49
accessible to everyone irrespective of location, time zone, income level or
computer system. The internet also provides the fuel and information
about the goods and services through digital images, visual and audio
effects. Electronic brochures provide three-dimensional aspects of the
goods and services which a shopper can explore any time before having
buying decision.

Electronic Shopping is variously referred to as virtual retailing or e-tailing.


Due to ease of access and lower operating costs, the internet is
revolutionizing retailing in many fundamental ways like eliminating
wholesalers/intermediaries after the concept of manufacturing to retailing.

Merits of Electronic Retailing:


• Low operating cost
• Time saving
• No effect of time, distance and income group
• No need to visit the store e Easy access

Demerits of Electronic Retailing:


• The cost of delivery is passed on to the customer
• Sometimes difficult to judge about displayed products
• Misuse of credit cards
• Possibility of tempering by courier or delivery agencies
• No examination and feel of goods before buying.

2. DIRECT SELLING
It is a retail format where salesperson makes a personal contact with
the ultimate consumers at his home or at his/her place of work. In this format,
usually salesperson invites some friends or neighbours at his home, office or
club and demonstrates the product after formal lecture/briefing. Buying and
selling is done on the spot. In India, direct selling concept came in mid 1990s
with the entry of so-called Modicare and went through a bad phase before
attaining a significant contribution to Indian economy for worth Rs. 2000 crore
today.
50
Features
(i) Mainly handled by housewives comprising up to 70% of total sales
people in India,
(ii) Highly interactive in nature
(iii) Sales depend on communication and way of demonstration
(iv) Non-store retail format
(v) Absence of intermediaries
(vi) Reasons for increasing popularity
(vii) This system is free from long checkout lines
(viii) Ease of payment facility
(ix) Salesperson is known to customer
(x) People have no time to shop everything
(xi) Free from traffic congestion, parking problems etc
(xii) It may appoint other people to work with/ for them as distributors. The
master distributor earns a commission on the basis of quantity sold and
through recruiting other distributors and receiving a portion of the
income earned by these distributors because of their own efforts.

Advantages of direct selling approach:


Following are the advantages of the direct selling approach:
(i) reduction in marketing cost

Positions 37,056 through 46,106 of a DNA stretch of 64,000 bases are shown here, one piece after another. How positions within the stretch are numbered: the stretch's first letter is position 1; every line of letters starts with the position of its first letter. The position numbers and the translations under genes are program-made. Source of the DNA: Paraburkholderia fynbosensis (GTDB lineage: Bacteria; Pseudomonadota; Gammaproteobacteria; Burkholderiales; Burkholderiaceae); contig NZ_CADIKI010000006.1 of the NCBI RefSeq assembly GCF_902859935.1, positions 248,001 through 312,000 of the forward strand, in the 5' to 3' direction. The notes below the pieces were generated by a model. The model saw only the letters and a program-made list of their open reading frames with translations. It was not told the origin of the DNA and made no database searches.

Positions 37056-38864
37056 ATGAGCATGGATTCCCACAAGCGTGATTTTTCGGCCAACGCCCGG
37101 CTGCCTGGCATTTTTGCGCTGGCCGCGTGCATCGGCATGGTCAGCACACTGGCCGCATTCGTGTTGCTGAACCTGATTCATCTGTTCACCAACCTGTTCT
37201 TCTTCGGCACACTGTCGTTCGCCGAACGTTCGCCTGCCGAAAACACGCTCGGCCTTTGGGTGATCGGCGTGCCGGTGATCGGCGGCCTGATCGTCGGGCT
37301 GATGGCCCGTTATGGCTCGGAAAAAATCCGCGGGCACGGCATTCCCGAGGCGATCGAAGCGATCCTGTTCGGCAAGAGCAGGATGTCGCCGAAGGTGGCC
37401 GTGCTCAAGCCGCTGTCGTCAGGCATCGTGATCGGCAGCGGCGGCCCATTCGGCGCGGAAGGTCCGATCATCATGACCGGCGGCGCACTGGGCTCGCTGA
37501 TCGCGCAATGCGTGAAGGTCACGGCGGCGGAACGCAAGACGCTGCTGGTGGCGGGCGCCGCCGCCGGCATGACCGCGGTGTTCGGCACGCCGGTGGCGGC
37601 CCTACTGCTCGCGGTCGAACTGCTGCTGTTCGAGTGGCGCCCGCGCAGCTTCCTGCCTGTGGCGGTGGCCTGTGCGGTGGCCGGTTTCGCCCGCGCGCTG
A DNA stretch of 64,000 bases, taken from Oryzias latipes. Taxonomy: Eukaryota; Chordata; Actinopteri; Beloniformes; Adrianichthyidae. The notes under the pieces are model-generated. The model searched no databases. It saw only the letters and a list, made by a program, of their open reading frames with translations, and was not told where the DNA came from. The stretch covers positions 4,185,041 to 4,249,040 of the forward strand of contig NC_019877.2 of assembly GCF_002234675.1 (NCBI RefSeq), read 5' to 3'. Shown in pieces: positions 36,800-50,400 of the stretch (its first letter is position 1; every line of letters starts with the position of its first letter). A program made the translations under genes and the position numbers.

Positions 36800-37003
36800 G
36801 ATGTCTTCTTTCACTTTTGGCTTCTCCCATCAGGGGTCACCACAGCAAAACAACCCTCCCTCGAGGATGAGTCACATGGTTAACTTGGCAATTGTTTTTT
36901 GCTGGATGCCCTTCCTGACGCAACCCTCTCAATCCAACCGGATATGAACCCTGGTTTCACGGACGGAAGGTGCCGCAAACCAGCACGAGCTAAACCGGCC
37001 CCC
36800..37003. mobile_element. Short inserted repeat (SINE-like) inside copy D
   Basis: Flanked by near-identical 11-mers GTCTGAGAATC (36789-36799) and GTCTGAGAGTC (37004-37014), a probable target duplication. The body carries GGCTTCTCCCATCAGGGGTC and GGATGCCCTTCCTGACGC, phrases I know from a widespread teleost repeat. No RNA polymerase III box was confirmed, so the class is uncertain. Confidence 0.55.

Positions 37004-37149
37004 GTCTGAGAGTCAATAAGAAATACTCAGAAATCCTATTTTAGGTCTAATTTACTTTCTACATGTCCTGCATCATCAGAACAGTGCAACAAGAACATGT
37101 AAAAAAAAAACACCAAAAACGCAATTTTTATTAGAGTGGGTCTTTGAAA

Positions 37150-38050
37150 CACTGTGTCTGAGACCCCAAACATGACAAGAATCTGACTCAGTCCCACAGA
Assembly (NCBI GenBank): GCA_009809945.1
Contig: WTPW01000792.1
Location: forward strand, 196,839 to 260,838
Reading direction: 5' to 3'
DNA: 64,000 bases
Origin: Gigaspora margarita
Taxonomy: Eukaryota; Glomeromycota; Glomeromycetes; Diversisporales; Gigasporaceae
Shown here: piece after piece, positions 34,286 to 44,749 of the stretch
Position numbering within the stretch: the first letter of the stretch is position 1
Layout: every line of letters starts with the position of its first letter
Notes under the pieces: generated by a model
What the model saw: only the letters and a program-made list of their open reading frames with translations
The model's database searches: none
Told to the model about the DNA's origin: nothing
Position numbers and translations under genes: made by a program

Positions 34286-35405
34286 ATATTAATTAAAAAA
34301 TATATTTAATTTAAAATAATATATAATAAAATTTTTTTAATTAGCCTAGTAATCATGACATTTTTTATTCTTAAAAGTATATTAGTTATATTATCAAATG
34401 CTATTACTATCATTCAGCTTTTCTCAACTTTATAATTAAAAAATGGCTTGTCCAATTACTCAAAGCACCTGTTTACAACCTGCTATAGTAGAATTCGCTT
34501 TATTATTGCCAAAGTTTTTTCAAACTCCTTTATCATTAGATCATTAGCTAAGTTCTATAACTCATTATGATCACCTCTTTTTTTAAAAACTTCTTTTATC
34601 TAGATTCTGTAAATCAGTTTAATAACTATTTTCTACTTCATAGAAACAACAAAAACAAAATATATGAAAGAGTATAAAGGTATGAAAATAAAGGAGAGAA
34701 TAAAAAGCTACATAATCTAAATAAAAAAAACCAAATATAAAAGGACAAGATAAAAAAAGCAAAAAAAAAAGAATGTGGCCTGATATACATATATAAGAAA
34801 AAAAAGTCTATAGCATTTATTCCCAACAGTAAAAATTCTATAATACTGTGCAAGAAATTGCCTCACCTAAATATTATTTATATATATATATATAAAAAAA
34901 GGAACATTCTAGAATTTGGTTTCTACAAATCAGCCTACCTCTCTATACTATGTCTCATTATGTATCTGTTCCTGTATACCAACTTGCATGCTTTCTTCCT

(ii) reduced cost for seller
(iii) lower prices for buyer
(iv) source of earning
(v) convenience for customers
(vi) free from business formalities

3. VENDING MACHINES
Vending machines are automatic machines that serve the purpose of
selling general merchandise like soft drinks, burgers, snacks etc. to customers
in the absence of any retailer. The concept of vending machine is very
popular in European countries like USA. In India, it is of recent origin and is
found in areas of high traffic to sell newspapers, magazines, beverages etc.
The objective behind use of vending machines is that it reduces cost on

51
human resources. It is believed that the very first vending machine was
designed and implemented by Hero of Alexandria, which used to accept a
coin and then dispense a fixed quantity of ‘holy water’.
Vending machines work either on the basis of inserting metal coins or
card swipes. Some vending machines have inbuilt refrigeration units or
heating outlet to keep the eatables ready to use. Vending machine operations
are usually hassle free but need regular maintenance and service to keep
machine working and full of stock.

1.5.2.2 Non-Traditional Retailing


1. Electronic Shopping (WWW)
Electronic Retailing which is also known as internet retailing, e-tailing,
cyber-retailing, virtual retailing or e-retailing is the sale of goods /services
through and electronic media. This electronic media, we all know is Internet
(World Wide Web). But these days due to revolution in electronic
communications, besides internet, several other Medias like digital television,
web-enabled mobile telephones (WAP), tele-conferencing devices etc are
also operational. The main advantage of electronic/internet retailing is that it
does not require any direct human interactions. Besides this, internet retailing
offers same quality, convenience of access, reliability and lower cost. In short,
this form of retailing allows the customers to evaluate and purchase goods
and services without going to any physical retail store.

2. Video Kiosks
The video kiosk is a self-supporting, interactive, electronic computer
terminal that displays goods and services on a video screen and permits the